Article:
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State mammal, online liquor sales, driverless delivery vehicle bills OK'd by NC House in late session

State House lawmakers churned through 48 bills in a late-night session Tuesday, trying to beat the legislature's Thursday deadline for policy-related measures to pass either the House or the Senate.

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By
Laura Leslie
, WRAL Capitol Bureau chief
RALEIGH, N.C. — State House lawmakers churned through 48 bills in a late-night session Tuesday, trying to beat the legislature's Thursday deadline for policy-related measures to pass either the House or the Senate.

Most of the bills were selected for the late session because they were not controversial and unlikely to spark much debate.

The so-called "crossover" deadline always sparks an avalanche of bills in each chamber. Most will not be heard by the other chamber, while others may be rolled into larger, omnibus bills. And the deadline can be – and frequently is – subverted by parliamentary procedure. But the spirit of the deadline is observed more often than not by legislative leaders.

Following are some of the bills that passed the House on Tuesday night. All passed either unanimously or nearly unanimously, and none received any serious debate. But many would make substantive changes to state policy:

  • House Bill 96, allowing pharmacists to administer injectable drugs and vaccines
  • House Bill 402 would remove the 45-day waiting period for people convicted of driving while impaired to be eligible for an ignition interlock system that allows them to drive again. It also creates an assistance fund to help low-income people pay for the devices.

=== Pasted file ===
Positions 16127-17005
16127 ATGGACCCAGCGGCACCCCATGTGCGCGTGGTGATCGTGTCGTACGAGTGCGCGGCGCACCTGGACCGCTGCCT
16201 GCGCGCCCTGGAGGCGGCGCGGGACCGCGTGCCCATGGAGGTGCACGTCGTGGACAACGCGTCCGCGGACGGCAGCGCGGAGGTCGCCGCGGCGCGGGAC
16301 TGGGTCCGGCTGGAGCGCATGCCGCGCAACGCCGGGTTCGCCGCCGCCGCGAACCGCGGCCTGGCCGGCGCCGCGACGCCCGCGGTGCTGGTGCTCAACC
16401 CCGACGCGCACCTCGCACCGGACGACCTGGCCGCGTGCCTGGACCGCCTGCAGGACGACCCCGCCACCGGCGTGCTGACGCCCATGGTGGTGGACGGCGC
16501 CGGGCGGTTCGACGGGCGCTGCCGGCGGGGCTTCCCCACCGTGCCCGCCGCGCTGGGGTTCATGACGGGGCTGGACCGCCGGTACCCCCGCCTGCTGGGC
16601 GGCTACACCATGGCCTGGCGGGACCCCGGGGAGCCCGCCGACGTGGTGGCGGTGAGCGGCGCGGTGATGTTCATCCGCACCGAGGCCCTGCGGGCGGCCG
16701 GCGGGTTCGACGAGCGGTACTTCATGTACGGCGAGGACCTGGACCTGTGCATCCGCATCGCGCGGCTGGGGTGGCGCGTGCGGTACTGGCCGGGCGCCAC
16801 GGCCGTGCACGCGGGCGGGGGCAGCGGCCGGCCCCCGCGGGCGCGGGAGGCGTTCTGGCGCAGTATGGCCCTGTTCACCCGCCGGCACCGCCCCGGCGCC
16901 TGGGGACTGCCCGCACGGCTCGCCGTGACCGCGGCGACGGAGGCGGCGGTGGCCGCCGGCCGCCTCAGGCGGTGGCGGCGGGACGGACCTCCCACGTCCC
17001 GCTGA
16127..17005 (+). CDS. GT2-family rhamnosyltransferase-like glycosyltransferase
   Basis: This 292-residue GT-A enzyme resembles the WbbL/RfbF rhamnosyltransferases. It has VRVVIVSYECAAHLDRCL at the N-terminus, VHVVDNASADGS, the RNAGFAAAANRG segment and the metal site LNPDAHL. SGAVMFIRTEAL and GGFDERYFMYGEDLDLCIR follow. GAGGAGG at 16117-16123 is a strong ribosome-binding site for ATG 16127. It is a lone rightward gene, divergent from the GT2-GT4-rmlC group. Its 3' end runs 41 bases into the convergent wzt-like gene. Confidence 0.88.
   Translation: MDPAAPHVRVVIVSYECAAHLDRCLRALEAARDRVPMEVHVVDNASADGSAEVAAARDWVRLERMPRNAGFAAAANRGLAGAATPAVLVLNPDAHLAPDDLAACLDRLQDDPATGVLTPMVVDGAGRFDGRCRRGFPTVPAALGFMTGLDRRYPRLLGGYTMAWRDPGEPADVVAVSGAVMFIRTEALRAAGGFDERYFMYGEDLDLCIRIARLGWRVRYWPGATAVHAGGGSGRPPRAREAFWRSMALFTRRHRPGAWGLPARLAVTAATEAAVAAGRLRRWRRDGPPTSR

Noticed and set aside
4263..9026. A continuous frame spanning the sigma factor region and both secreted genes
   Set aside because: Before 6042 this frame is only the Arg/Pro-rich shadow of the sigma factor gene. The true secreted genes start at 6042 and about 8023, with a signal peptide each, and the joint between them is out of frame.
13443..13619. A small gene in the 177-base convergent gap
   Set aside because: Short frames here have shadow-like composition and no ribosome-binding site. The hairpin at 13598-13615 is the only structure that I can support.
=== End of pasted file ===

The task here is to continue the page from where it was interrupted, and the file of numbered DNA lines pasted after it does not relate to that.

• House Bill 524, requiring insurers to cover oral chemotherapy at the same level as intravenous treatments during an emergency like the pandemic
  • House Bill 544 would make it a crime to take anyone under 18 to a cockfight or any other animal fight.
  • House Bill 584, making a veteran's post-traumatic stress disorder diagnosis a mitigating factor in criminal sentencing
  • House Bill 621 would increase the state's minimum school dropout age from 16 to 18. The minimum age would increase in six-month increments for each of the next five years, reaching 18 in the 2025-26 school year.
  • House Bill 671 changes the state mammal, currently the gray squirrel, to the black bear.
  • House Bill 736 would require the state Department of Health and Human Services to add new federally recommended screening tests for newborns more quickly than the state has been doing.
  • House Bill 769 establishes a Foster Parents’ Bill of Rights.
  • House Bill 814 would allow driverless "neighborhood occupant-less delivery vehicles" to operate at speeds of up to 45 mph.
  • House Bill 890 would allow online sales of liquor from state Alcoholic Beverage Control stores as long as the person who places the order picks it up and also allows a maximum sale of two drinks, rather than one, at university venues.

None of these bills will become law unless they pass the state Senate by the end of 2022.

House leaders saved the more controversial bills for Wednesday, including measures to ban schools from teaching "critical race theory," allow lawmakers and other elected state officials to carry concealed weapons at the legislature and anywhere else except schools, and create a lifetime concealed carry permit in North Carolina. That voting session is scheduled to start at 2:30 p.m.

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